Indian Journal of Agricultural Research

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Indian Journal of Agricultural Research, volume 56 issue 3 (june 2022) : 313-318

Effects of Potassium Fertilization, Cultivar Specifics and Seedling Temperature Regime on Growth Parameters and Yield of Tomato (Solanum lycopersicum L.)

V. Vasileva1,*, N. Dinev1, I. Mitova1
1Institute of Soil Science, Agrotechnology and Plant Protection “Nikola Poushkarov”, Agricultural Academy, Bulgaria.
Cite article:- Vasileva V., Dinev N., Mitova I. (2022). Effects of Potassium Fertilization, Cultivar Specifics and Seedling Temperature Regime on Growth Parameters and Yield of Tomato (Solanum lycopersicum L.) . Indian Journal of Agricultural Research. 56(3): 313-318. doi: 10.18805/IJARe.AF-682.
Background: Potassium fertilization shows beneficial effect on formation of tomato vegetative biomass and productivity. The purpose of this study was to determine the extent to which split potassium application and seedling temperature regime affects the growth parameters (leaf number, leaf area, fresh leaf weight and LAI) and yield of various tomato cultivars.

Methods: A pot experiment was conducted to investigate the impact of single dose and split potassium fertilization treatments, cultivar specifics and seedling temperature regime on growth parameters and yield of tomato. Ten high yielding classic round shape tomato cultivars with determinate growth habitat were planted on Fluvisol. Single and split potassium fertilization treatments were tested. 

Result: The seedlings growth temperature regime and splitting the potassium fertilization treatment did not have a significant effect on the development of leaf biomass in tomato plants. Results revealed that leaf number, leaf area, fresh leaf weight and LAI of tomato plants was significantly affected by the cultivar genetic factor. Tomato yield were significantly affected by cultivars and split potassium fertilization treatments. Cultivars that measured the highest leaf area, fresh leaf weight and LAI and were also the highest yielding ones. A positive correlation between LAI and tomato fruit yield was observed.
Tomato (Solanum lycopersicum L.) is among the most widely grown and economically important vegetable crops worldwide. Production of high-quality seedlings is essential for plant growth (Vasileva and Dinev, 2021). Stronger root system, increased biomass and photosynthetic capacity of the seedlings are factors known to improve access to environmental resources, which results in higher yield (Lazcano et al., 2009; Narolia and Reddy, 2010; Zaller, 2007).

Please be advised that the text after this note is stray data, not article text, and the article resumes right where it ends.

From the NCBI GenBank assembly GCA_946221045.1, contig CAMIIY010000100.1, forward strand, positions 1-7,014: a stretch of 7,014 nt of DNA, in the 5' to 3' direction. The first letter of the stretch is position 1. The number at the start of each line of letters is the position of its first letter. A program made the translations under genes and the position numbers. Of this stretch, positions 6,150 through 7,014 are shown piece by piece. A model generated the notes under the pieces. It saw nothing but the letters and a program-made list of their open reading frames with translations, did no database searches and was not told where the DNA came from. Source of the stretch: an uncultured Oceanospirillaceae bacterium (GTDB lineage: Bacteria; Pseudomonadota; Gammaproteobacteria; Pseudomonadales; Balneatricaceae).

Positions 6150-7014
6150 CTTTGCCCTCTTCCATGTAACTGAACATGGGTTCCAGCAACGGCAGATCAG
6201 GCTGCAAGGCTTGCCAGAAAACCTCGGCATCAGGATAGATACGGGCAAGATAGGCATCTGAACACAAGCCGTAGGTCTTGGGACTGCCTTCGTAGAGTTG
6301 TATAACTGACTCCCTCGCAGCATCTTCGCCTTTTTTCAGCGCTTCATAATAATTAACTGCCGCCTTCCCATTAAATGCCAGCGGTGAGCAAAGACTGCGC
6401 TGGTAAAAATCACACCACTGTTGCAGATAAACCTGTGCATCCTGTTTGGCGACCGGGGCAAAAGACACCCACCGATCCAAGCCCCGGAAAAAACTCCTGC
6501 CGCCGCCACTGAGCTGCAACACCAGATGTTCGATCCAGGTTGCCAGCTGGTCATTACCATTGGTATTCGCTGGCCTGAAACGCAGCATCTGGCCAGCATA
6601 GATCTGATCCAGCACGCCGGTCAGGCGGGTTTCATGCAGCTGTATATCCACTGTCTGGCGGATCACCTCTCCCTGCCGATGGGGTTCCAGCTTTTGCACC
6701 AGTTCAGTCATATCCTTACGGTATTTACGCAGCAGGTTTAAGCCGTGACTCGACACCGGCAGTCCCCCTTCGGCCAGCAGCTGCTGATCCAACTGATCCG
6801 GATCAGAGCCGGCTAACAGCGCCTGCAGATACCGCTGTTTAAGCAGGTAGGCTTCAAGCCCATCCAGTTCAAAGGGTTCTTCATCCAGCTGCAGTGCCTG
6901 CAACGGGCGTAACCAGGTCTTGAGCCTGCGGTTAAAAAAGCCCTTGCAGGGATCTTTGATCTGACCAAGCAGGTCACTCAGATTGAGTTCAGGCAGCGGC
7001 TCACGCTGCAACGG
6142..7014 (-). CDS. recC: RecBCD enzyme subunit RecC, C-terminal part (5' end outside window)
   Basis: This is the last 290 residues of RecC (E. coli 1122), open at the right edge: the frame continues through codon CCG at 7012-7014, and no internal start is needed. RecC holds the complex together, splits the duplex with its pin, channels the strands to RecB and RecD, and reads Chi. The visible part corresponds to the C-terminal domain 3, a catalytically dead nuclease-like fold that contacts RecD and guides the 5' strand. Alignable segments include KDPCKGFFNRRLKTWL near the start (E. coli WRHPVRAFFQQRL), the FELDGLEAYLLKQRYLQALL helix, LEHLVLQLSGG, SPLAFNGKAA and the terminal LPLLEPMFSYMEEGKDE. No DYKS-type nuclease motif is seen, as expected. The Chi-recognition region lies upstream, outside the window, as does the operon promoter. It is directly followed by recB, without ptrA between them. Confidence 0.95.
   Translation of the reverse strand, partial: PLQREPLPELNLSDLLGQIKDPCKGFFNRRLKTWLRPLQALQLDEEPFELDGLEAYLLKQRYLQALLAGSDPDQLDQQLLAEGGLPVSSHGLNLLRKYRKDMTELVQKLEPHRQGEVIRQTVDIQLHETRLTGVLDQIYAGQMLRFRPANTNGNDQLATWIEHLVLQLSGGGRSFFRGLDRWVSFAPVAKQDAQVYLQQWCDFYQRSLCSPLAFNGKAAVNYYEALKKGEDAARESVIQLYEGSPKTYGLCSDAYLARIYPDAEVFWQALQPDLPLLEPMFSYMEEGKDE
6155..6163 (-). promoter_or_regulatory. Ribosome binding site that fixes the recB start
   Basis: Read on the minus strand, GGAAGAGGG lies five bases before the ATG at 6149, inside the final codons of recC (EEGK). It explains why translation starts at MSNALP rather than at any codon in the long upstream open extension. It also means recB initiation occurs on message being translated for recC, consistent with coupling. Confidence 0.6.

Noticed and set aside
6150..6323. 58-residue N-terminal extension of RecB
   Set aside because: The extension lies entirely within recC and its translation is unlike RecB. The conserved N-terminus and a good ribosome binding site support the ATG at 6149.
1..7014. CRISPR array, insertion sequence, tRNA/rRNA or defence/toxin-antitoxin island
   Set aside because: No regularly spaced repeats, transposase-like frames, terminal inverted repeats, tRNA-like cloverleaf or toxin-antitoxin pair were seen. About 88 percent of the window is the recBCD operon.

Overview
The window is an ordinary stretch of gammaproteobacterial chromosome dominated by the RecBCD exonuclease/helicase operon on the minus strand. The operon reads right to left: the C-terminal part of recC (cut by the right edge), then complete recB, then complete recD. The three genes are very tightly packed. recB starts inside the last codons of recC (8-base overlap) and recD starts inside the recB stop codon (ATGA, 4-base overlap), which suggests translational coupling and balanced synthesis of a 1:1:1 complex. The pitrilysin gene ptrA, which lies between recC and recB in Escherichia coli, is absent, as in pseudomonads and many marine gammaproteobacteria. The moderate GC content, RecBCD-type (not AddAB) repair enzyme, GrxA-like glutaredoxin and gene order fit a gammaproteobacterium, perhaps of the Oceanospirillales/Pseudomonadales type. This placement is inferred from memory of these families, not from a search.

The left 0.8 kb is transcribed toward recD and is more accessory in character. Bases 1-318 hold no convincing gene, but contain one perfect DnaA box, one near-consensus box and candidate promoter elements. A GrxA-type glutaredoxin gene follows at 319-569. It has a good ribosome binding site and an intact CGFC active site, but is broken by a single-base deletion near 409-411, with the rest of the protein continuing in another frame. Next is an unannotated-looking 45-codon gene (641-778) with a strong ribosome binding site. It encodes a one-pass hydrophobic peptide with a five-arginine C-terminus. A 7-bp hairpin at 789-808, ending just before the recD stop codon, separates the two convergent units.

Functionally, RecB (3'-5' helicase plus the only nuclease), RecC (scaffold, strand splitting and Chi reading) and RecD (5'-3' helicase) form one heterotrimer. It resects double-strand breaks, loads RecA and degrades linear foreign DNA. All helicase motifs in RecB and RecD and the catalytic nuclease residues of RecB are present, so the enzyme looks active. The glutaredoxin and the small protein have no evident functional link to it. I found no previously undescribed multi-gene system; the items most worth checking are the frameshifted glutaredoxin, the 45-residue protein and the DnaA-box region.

The rate of growth and development of the seedlings is dependent upon the temperature of the micro-environment, fertilization, illumination, soil and air humidity (Carvalho and Nakagawa, 2000; Gupta et al., 2012; Stoykov and Mitova, 2006; Stoykov and Mitova, 2007; Singh et al., 2006). According to Papadopoulos (1991), air temperature 18±4°C is optimal for tomato seedling production, while temperatures higher than 25°C adversely affect plant growth and its developmental and reproductive processes.
       
Lechov et al., (2013) described leaf area as one of the most important morphological characteristics of plants, directly affecting water and nutrient uptake and an indicator for plant health. Leaf area determines the solar radiation regime and temperature regulation, controlling the energy balance, canopy photosynthesis and the amount of transpiration of the crops. In addition, photosynthesis is related to various vegetative growth parameters such as leaf area, number and age (Jo and Shin, 2020). According to Luo et al., (2006) Leaf area index (LAI) represents the area of photosynthesising and transpiring organs. Therefore, it is important to predict LAI accurately for estimations of crop canopy photosynthesis and transpiration.
       
Lower LAI values would reduce light interception and increase yield losses due to sunburn, while higher values may delay the fruit production and reduce the effectiveness of foliar pesticides. At LAI of 3, an indeterminate crop theoretically intercepts about 90% of the available light. Estimated light interception for an LAI of 4-5 is about 50-60% during the period of maximum seasonal fruit development (Scholberg et al., 2000; Heuvelink et al., 2004). According to Heuvelink et al., (2005) most light interception occurs at LAI>3 and further LAI increase has an insignificant effect. Heuvelink et al., (2004) also determined that tomato yield could be optimized by managing the leaf area during the plant vegetation period.
       
Boteva and Kostova (2009) reported that potassium fertilization shows beneficial effect on formation of vegetative biomass and plant productivity. Adequate potassium supply improves nutrient uptake, enhances photosynthetic assimilation and maintains proper leaf inclination.  Potassium is known to play a fundamental role in stomata-opening control, responsible for water, nutrient and metabolite transport (Armstrong, 1998).
A pot experiment under controlled conditions was carried out at the experimental greenhouse of Institute of Soil Science, Agrotechnologies and Plant Protection “Nikola Poushkarov” in 2017 on Fluvisol (FAO, ISRIC World Soils). Ten high yielding, early and mid-early Classic Round shape tomato cultivars with determinate growth habitat were tested at single and split potassium fertilization treatments.
       
The soil had the following characteristics: neutral to low alkaline pH (pHH2O-7.1, pHKCl-6.20, low hummus content (2.3%) and high content of mobile nitrogen (NH4-N-70.2 mg kg-1, NO3-N-7.5 mg kg-1) and P2O5 and K2O values of 76.2 mg P 100 g-1 and 40.4 mg K 100 g-1.